Then the smart-alecky guy says, “Oh, so it’s not much of a revolt.  Just like you eating things that are bad for you.”

The kid answers, “Yea.”

“I can deal with that,” the man says.

It’s that time a year again when we ponder whether to make or keep a New Year’s resolution. Or should we be thinking about making and keeping a New Year’s revolution?

In our world today, our cynical culture would have us acting in ways that are not in keeping with the Gospel values. 

Perhaps we should consider revolting against our culture and embrace New Year’s resolutions that are truly aligned with God’s plan for each of us.

           A popular website came up with a list of New Year’s resolutions that are quite revolutionary.  They come from the teachings of Pope Francis over the course of the past year. 

Pope Francis is known for his frank, daily advice on living the life of Christ in the modern world. 

What lessons can we learn from our new Pope?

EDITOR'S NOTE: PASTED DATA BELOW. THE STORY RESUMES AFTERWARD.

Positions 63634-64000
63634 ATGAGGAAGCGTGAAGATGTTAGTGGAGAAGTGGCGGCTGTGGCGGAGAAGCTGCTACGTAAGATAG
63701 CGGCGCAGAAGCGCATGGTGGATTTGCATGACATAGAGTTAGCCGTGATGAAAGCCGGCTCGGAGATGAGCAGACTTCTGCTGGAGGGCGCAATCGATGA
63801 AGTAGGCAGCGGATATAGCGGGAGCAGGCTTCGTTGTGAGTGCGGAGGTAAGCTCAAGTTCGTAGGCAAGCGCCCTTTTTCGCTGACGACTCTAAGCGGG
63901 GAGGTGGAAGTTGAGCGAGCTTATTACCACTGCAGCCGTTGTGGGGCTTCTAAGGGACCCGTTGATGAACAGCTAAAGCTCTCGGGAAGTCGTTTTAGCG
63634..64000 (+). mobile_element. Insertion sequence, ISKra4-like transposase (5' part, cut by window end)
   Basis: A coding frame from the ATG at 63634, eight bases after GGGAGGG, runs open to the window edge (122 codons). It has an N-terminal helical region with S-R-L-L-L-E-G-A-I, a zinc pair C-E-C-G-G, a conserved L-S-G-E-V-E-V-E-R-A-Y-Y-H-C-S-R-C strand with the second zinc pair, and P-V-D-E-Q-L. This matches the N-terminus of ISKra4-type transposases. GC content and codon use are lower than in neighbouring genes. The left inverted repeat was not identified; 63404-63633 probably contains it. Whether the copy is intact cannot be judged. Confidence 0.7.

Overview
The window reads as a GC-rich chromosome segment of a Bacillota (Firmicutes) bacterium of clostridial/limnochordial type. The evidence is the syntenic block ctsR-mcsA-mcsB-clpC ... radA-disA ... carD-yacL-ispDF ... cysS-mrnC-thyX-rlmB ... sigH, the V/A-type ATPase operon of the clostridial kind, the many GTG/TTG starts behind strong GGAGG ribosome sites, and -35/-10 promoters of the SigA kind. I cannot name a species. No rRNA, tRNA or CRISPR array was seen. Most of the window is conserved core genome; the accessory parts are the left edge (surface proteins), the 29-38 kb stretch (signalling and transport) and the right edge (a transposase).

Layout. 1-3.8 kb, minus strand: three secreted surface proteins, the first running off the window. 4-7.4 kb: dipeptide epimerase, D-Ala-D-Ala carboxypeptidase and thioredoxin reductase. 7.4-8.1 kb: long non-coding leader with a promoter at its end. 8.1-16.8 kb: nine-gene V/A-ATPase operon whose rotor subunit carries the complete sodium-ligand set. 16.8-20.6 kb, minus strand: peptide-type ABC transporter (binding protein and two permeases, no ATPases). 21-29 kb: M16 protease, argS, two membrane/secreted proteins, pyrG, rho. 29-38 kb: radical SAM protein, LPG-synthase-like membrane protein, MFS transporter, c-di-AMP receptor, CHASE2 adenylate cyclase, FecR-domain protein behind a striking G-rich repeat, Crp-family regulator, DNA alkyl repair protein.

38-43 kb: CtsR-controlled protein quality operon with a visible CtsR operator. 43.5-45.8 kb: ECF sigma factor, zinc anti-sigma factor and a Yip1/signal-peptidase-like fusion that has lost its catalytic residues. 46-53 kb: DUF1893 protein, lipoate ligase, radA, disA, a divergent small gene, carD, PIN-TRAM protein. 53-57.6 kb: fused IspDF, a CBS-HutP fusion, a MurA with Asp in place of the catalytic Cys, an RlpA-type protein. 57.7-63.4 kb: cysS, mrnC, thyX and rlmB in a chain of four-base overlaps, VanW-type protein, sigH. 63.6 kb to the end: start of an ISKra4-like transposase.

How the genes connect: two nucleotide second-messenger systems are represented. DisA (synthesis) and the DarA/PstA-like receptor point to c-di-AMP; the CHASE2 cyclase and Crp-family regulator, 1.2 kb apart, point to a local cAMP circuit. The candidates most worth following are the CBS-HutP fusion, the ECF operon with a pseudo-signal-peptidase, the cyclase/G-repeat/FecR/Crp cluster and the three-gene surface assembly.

I would like to offer these New Year’s Resolutions – Pope Francis Edition for us all to consider in the coming year.

The first resolution:

Don’t Gossip or Judge. 
We all do it.   Yes, even this deacon.  After all, we’re human.  But is it what God would have us do?  Is it what Jesus would have us do?

            Pope Francis says when we gossip, we “are doing what Judas did,” and “begin to tear the other person to pieces.”  

            “Every time we judge our brothers (and sisters) in our hearts or worse when we speak badly of them with others, we are murdering Christians… There is no such thing as innocent slander.”

            The next Pope Francis inspired New Year’s resolution:  Choose the more humble purchase.

            Remember, this guy drives in a 29-year-old car instead of a brand new Mercedes limo. He rails against materialism in all forms (the urge to have the latest high tech gadget, the desire to live in a bigger home or drive a luxury car, etc., etc., etc.), saying, “Certainly possessions, money, and power can give a momentary thrill, the illusion of being happy, but they end up possessing us and making us always want more, never satisfied.”

            Cars are necessary, he says, but buy a more humble one and dedicate the savings to helping the poor.  That’s his advice.

            He urges us all to live a “sober and essential lifestyle.”

            Another resolution to consider:  Make time for others.